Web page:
EU - With the abolition of quotas creeping closer and the recent announcement by the European Commission that six countries have exceeded their milk quota allowance, Charlotte Johnston, TheCattleSite asks what the future prospects are for EU milk production?
Austria, Ireland, the Netherlands, Germany, Cyprus and Luxembourg have all exceeded their milk quota in 2011/12, triggering superlevy penalties of €79 million.
Despite these countries exceeding their quotas by a combined total of 283,000 tonnes, total EU deliveries remained nearly five per cent below the global quota volume.
But out of these countries, it seems to be only Ireland that is seriously looking to expand milk production once quotas are abolished in 2015.
Ireland hopes to double milk production over the next 10 years, and the fact they have exceeded quota, and have been dangerously close in the past, are all signs that they are gearing up to hit this target.
Sian Davies, Assistant Director of the British Agriculture Bureau in Brussels says that Ireland has the lowest cost of production milk in the EU, and also has the clean, green image to go with it.
Italy is another country that may see an increase in milk production. Over half of Italy's dairy producers belong to a Protected Designation of Origin group or Protected Geographical Indication. This, Ms Davies says, means that any increase milk production will be of higher quality products.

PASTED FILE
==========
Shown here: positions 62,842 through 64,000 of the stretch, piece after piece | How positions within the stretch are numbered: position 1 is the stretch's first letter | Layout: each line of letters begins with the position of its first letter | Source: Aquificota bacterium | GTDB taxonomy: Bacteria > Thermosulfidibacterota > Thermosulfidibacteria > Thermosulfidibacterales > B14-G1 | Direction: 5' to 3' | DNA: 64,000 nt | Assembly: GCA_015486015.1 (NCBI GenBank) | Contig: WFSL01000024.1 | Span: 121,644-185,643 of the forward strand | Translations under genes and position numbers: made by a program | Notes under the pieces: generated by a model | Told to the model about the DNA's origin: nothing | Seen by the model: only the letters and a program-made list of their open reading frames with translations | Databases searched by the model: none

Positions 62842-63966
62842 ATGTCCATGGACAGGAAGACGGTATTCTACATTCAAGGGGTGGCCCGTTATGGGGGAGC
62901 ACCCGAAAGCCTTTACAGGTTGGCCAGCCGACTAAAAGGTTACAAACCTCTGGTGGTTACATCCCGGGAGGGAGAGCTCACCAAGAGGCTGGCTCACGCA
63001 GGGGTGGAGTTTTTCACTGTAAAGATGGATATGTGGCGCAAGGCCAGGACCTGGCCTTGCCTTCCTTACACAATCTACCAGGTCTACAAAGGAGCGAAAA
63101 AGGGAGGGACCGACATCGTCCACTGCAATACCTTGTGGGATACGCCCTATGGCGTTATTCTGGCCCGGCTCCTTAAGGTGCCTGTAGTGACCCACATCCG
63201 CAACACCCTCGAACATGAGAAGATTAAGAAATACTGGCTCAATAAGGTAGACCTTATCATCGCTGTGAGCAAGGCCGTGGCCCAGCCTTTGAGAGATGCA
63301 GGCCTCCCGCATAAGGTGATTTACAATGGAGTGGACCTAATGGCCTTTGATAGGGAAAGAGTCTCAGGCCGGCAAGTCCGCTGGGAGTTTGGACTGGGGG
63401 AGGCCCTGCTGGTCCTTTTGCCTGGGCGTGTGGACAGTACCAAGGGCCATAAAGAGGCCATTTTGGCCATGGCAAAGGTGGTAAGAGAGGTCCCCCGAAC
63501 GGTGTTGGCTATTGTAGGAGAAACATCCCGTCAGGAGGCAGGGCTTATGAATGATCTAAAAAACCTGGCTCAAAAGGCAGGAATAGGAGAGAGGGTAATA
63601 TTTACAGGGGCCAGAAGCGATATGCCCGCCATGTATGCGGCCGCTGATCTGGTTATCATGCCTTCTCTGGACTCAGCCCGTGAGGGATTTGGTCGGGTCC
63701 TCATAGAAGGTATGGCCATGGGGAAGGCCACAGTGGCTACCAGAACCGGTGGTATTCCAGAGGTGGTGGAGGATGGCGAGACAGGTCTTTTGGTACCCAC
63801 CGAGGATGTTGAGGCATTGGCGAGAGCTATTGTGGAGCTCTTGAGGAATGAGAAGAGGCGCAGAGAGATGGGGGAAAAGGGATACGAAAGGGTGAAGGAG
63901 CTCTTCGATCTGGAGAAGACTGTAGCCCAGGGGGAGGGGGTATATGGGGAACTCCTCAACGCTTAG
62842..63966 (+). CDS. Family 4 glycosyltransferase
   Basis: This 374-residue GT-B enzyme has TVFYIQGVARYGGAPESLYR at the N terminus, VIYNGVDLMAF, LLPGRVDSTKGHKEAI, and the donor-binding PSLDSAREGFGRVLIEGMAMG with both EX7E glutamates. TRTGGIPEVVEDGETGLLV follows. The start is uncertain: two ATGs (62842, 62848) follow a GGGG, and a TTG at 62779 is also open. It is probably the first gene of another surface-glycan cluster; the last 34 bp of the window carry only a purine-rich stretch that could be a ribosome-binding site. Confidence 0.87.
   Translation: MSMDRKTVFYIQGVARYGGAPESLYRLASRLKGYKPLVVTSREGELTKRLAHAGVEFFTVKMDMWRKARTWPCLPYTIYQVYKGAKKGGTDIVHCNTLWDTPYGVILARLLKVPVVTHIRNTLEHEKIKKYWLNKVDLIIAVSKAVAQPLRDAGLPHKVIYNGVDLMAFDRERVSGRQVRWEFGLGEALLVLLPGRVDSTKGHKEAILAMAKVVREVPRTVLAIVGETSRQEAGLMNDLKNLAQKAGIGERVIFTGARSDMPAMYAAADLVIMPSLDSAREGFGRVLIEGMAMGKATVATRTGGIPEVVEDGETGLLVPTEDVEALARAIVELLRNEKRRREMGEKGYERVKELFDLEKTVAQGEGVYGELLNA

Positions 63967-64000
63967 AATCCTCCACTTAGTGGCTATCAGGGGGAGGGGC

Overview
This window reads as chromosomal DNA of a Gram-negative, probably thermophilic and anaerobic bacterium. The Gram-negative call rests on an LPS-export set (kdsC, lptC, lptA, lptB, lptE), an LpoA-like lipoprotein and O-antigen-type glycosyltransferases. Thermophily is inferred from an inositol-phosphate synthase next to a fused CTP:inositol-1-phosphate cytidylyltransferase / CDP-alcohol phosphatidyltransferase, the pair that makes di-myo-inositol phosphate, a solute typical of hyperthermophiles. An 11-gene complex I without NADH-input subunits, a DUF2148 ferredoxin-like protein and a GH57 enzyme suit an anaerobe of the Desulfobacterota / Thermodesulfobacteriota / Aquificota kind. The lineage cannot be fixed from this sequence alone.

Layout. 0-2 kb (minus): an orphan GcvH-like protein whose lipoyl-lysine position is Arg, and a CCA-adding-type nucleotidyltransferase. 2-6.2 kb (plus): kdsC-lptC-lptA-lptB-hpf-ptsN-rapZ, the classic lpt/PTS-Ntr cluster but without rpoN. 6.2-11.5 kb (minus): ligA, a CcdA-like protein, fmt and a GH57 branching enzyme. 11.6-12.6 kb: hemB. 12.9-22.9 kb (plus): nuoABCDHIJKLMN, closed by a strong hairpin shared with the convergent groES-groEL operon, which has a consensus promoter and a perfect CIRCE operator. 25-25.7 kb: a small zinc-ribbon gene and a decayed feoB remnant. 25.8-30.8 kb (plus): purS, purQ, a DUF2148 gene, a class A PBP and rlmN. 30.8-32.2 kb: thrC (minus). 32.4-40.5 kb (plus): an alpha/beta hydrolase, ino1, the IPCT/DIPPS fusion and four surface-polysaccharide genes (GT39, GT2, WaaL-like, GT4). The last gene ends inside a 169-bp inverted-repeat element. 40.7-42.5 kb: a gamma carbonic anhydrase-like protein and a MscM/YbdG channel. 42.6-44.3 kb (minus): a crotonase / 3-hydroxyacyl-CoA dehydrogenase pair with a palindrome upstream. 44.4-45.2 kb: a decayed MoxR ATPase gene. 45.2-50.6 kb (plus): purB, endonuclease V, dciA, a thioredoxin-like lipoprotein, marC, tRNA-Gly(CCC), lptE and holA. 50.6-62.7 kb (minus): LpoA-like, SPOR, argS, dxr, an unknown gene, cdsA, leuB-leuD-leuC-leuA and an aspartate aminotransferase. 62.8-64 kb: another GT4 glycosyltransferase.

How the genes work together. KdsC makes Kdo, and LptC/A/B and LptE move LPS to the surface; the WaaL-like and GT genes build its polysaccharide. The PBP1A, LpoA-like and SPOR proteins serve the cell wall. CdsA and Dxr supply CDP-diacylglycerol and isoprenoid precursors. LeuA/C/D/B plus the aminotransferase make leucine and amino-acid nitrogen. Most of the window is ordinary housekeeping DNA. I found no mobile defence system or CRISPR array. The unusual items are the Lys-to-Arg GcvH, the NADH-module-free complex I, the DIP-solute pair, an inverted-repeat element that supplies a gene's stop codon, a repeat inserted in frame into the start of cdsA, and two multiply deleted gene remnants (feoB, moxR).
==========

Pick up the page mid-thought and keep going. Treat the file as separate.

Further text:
However there are some countries who are opposed to the abolition of quotas. The EC noted that 10 countries recorded deliveries at least 10 per cent below their quota this year.
Newer Member States including Lithuania, Slovenia and some older members such as Spain are concerned for the future of their dairy industries should quotas end.
They believe they will not be able to maintain milk production in these countries due to cheaper products coming onto the market from Ireland and other European countries with a lower cost of production.
However, will Ireland focus its marketing efforts on Europe or will it continue to focus on China and the rest of Asia where demand is increasing rapidly?
Some countries will see a fall in production, whereas Ireland, Italy and the Netherlands are likely to increase production.
Rather than see a large increase in milk production post quotas, it is much more likely that we will see a redistribution of milk production across the EU.